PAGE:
The whole class created this today in literacy. We edited and improved our original sentences, adding more detail and more complex sentences to come up with this final result!

THE RAVEN: A summary

First, the narrator, who is feeling sadly over the loss of Lenore, suddenly hears a tapping at his cold, chamber door. He thinks it is just some visitor but no one is there.

Next, he hears a tap at his window and, scared of what he might find, opens it to find a raven flying in.

Then the man, who is greiving over Lenore, pleads with the Raven while the Raven taunts and torments him with the word Nevermore.

Finally, he begins to think the bird is a demon sent to torture him for the rest of his life about the loss of Lenore and he goes completely crazy. The bird never leaves.

Monday, 29 October 2012

Spooky Poe for Reading & Media Study!

This time of year is inherently SPOOKY and it is thus a great time of year to read Edgar Allen Poe!

As mentioned in a previous blog, Poe is  referenced numerous times in the novel I am reading aloud to the class (Skeleton Creek by Patrick Carmen). It references both his poem The Raven and his short story The Tell Tale Heart, among others.

I was originally going to just brush through these Poe pieces and use them simply as a matter of comparison to Skeleton Creek...but I have instead decided to linger awhile. They are just such fabulous works, beautiful crafted. They have influenced other writers for over a hundred years and they still resonate in today's culture. They are well worth lingering over!

Thus, we are going to read through both The Raven and The Tell Tale Heart, translating the 'old fashioned language' into our own modern day language and adding a picture to help us visualize the scene.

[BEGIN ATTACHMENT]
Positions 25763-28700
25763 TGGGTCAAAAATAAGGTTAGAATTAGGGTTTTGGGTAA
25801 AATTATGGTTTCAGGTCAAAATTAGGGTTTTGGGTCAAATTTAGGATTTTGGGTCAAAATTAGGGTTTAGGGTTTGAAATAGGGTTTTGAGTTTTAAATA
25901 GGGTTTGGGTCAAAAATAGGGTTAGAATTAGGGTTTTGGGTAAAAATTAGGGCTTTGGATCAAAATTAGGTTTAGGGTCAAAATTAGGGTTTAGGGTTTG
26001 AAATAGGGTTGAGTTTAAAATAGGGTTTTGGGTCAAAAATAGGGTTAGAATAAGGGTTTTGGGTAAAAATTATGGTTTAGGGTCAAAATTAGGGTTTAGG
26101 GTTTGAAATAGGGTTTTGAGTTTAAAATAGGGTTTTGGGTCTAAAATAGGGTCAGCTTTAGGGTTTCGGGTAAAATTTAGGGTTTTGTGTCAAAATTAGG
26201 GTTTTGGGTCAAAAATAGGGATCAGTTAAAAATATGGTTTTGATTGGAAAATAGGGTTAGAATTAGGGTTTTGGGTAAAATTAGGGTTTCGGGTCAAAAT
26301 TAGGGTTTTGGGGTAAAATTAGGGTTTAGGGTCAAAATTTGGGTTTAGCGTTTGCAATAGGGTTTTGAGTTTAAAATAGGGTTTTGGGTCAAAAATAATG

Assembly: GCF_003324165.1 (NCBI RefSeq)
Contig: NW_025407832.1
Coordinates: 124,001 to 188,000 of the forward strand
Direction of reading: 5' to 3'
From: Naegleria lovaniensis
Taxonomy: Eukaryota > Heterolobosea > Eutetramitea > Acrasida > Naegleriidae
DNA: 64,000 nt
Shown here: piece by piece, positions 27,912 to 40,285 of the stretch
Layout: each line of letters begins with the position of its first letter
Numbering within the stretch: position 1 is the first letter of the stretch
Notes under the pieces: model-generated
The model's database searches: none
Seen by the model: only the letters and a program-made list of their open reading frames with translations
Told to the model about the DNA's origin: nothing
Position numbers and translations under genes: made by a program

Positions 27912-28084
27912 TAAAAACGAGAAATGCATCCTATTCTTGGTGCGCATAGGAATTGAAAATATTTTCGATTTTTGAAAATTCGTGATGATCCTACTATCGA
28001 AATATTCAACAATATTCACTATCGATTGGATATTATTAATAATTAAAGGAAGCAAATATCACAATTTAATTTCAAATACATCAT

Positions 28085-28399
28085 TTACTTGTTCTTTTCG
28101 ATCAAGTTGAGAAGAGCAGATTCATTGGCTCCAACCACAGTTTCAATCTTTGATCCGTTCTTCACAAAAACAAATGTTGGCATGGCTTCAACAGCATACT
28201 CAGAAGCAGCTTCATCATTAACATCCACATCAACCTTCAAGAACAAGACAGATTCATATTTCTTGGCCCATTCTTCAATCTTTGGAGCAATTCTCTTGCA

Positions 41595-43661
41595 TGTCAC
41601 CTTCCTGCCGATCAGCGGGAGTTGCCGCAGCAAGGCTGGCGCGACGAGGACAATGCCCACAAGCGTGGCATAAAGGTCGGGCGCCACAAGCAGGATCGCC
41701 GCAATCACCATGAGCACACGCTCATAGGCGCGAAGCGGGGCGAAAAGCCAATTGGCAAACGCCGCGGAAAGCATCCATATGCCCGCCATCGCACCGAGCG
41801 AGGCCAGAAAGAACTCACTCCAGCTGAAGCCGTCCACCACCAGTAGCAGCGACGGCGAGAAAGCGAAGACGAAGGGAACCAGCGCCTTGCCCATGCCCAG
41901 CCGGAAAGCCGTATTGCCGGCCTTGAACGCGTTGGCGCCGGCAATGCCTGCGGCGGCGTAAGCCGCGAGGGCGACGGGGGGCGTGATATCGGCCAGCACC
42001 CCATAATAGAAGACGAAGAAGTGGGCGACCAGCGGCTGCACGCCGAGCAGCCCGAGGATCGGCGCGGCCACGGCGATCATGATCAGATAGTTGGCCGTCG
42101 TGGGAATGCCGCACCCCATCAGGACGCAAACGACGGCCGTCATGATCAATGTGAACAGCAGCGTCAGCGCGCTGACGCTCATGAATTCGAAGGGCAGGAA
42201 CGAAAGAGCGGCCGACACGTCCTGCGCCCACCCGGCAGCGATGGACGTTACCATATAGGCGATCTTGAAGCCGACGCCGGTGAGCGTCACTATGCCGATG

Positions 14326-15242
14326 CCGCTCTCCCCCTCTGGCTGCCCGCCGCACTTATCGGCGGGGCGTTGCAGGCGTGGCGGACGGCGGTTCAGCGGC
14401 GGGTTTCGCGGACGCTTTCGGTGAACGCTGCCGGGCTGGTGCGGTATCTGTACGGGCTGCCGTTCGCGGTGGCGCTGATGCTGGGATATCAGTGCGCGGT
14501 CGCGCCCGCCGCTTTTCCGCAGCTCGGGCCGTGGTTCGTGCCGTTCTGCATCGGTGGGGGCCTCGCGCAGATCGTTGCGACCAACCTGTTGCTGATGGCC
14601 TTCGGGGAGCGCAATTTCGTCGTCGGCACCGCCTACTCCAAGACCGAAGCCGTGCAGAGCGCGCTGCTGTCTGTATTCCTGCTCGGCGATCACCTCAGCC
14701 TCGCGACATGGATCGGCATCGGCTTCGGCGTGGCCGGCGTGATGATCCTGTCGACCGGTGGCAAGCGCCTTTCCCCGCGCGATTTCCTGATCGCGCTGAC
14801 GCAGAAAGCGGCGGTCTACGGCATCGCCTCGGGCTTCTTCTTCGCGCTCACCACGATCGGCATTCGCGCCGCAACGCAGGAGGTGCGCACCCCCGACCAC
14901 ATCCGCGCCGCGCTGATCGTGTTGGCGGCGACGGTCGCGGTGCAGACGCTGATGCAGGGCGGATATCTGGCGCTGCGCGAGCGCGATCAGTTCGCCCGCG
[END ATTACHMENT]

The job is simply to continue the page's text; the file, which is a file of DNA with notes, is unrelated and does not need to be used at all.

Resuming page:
Then we are going to work on writing summaries of each, determining the main idea/theme of each, plus use each as a way to determine characteristics of narratives (all three areas are often referred to on CASI reading comprehension assessments...the next of which is administered in December).

Then we will take a look at media representations of each work. There are some clever youtube adaptations! (Not to mention that both the writers of The Simpson's and Spongebob were influenced by these works, enough to do their own cartoon adaptations!).

This ties into the media curriculum...interpreting media images (by comparing media to media and media to text).

We have also been looking at book cover design as a form of media/advertising. Students will get to choose either The Raven or The Tell Tale Heart and craft a book cover design. I hope to post these in the hallway and will include a picture here when I do so!

Monday, 15 October 2012

More About Writing

"Writer's Voice" is one of those things, like inferencing, we understand best in context. We usually need an example to help us see what we mean by 'Writer's Voice'.

This week, I provide three samples of writing (written by me) to demonstrate Writer's Voice. In the interest of saving space, here are two:

Sample A